“Eighty-three percent of the area cleared,” I announced through the comm while a dozen of my subroutines navigated the shuttle to collect Adama.
“You can’t wait to get out of here, can you?” the woman laughed.
“I prefer being where the action is.” Not to mention that collecting dead cores wasn’t any ship’s preferred activity. Hopefully they had managed to evacuate their crews before the final shutdown. Considering the amount of fighting, however, the chances were in a low percentile. “Salvage should be doing this.”
“Elcy, status!” Wilco said from the bridge. Lately, Augustus had been given him more and more command duties. Considering how far back the two went, that wasn’t surprising. Still, it always was slightly weird receiving orders from someone other than my captain.
“A hundred and ninety-one cores recovered, thirty-two awaiting status analyses, seventy-four prospective spots remaining,” I said.
Of all the ones so far, not a single core had been functional. The likelihood of any remaining having survived remained negligible. Even so, the fleet viewed such a risk as unacceptable.
“Gravity distortions in the system remain stable. I estimate that we’ll clear the sector in another forty-eight hours.” I double-checked my simulations. Given that only slow-moving fragment groups remained, it was probably true.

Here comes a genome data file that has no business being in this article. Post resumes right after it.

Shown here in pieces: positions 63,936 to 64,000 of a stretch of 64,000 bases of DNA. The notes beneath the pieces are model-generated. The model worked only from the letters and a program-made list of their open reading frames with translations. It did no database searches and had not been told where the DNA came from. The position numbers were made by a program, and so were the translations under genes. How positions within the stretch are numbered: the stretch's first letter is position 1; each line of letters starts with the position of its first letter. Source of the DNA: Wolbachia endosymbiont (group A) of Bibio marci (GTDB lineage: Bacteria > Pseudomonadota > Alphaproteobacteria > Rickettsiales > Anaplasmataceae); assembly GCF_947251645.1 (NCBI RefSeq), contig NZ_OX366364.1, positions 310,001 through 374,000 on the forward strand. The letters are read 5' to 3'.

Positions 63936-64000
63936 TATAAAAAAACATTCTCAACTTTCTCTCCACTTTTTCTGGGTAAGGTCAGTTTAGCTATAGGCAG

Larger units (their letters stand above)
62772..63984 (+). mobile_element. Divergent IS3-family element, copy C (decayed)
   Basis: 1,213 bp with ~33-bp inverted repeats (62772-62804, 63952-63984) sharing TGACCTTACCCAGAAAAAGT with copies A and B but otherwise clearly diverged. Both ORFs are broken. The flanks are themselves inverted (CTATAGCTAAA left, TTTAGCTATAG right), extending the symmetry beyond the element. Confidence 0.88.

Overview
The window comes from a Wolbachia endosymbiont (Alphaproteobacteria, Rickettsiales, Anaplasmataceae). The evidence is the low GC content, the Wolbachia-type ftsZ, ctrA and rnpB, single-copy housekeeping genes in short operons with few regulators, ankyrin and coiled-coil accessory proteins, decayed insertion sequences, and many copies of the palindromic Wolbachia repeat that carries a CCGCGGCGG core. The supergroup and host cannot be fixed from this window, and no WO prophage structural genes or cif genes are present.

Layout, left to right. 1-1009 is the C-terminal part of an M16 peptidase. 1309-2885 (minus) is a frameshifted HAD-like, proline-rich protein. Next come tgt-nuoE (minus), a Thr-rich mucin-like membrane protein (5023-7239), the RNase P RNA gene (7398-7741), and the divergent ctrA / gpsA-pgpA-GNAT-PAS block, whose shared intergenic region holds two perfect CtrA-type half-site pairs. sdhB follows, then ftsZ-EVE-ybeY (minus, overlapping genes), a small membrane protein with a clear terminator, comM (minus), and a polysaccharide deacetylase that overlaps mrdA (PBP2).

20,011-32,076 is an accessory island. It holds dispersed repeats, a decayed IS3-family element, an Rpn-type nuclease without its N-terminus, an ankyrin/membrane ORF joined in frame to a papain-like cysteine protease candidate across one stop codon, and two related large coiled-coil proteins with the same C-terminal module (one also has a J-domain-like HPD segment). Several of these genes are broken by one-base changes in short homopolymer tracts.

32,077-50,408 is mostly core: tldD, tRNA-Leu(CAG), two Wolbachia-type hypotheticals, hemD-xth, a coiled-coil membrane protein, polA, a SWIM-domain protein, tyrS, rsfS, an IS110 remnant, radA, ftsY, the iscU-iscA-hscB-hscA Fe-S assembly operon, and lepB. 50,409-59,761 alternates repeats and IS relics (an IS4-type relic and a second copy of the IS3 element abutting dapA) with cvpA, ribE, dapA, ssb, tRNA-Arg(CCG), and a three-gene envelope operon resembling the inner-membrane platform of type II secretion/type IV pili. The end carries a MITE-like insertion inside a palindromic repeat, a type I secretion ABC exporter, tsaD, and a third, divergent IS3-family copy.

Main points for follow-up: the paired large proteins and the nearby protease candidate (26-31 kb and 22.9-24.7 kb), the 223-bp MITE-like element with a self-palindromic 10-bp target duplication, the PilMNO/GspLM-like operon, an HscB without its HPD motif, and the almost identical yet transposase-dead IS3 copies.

“Good.” Wilco’s voice sounded dry, as if he hadn’t touched water for a week.
Stuck up deputy you got there, Luminous Fury transmitted. He was one of the older generation of battleships, managing to survive so long by statistical miracle. According to fleet records, he was supposed to be seventy-seven years old, although the state of his algorithms made him appear over a century. Hope your proper one is better.
He just doesn’t like being stuck collecting garbage. I considered making a comment about Luminous feeling at home, but I didn’t go through with it. Attitude aside, he had managed to survive far longer than anyone I knew, barring the truly ancient ships.
The shuttle with Adama Liu reached my second hangar bay. Because of the sensitive nature of the operation, it had been sealed off to everyone but medical staff and core retrieval teams. Not even every bridge officer had been allowed access, though judging by their lack of enthusiasm, they didn’t seem to mind.